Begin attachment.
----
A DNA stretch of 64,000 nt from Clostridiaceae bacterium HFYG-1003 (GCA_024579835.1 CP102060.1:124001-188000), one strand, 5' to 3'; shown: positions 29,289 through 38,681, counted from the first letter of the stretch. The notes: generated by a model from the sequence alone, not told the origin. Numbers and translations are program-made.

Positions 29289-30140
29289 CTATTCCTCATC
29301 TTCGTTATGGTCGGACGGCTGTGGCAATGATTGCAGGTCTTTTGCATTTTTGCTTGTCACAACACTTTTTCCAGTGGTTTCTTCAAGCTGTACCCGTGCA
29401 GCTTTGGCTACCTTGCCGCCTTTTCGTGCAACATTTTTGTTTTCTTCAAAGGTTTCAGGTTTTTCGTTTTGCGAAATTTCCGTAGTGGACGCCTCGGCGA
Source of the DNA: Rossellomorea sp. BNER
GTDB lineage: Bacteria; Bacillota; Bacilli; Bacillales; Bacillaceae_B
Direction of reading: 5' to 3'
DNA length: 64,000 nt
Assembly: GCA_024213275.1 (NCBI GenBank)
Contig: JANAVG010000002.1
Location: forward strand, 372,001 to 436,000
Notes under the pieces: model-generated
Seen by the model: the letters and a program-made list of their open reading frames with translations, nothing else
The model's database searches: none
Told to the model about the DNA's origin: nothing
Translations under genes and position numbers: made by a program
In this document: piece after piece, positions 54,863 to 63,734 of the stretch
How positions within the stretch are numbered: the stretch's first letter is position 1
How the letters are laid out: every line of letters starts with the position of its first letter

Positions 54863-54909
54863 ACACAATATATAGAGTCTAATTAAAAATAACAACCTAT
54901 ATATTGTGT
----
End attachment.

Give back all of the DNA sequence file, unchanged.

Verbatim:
A DNA stretch of 64,000 nt from Clostridiaceae bacterium HFYG-1003 (GCA_024579835.1 CP102060.1:124001-188000), one strand, 5' to 3'; shown: positions 29,289 through 38,681, counted from the first letter of the stretch. The notes: generated by a model from the sequence alone, not told the origin. Numbers and translations are program-made.

Positions 29289-30140
29289 CTATTCCTCATC
29301 TTCGTTATGGTCGGACGGCTGTGGCAATGATTGCAGGTCTTTTGCATTTTTGCTTGTCACAACACTTTTTCCAGTGGTTTCTTCAAGCTGTACCCGTGCA
29401 GCTTTGGCTACCTTGCCGCCTTTTCGTGCAACATTTTTGTTTTCTTCAAAGGTTTCAGGTTTTTCGTTTTGCGAAATTTCCGTAGTGGACGCCTCGGCGA
Source of the DNA: Rossellomorea sp. BNER
GTDB lineage: Bacteria; Bacillota; Bacilli; Bacillales; Bacillaceae_B
Direction of reading: 5' to 3'
DNA length: 64,000 nt
Assembly: GCA_024213275.1 (NCBI GenBank)
Contig: JANAVG010000002.1
Location: forward strand, 372,001 to 436,000
Notes under the pieces: model-generated
Seen by the model: the letters and a program-made list of their open reading frames with translations, nothing else
The model's database searches: none
Told to the model about the DNA's origin: nothing
Translations under genes and position numbers: made by a program
In this document: piece after piece, positions 54,863 to 63,734 of the stretch
How positions within the stretch are numbered: the stretch's first letter is position 1
How the letters are laid out: every line of letters starts with the position of its first letter

Positions 54863-54909
54863 ACACAATATATAGAGTCTAATTAAAAATAACAACCTAT
54901 ATATTGTGT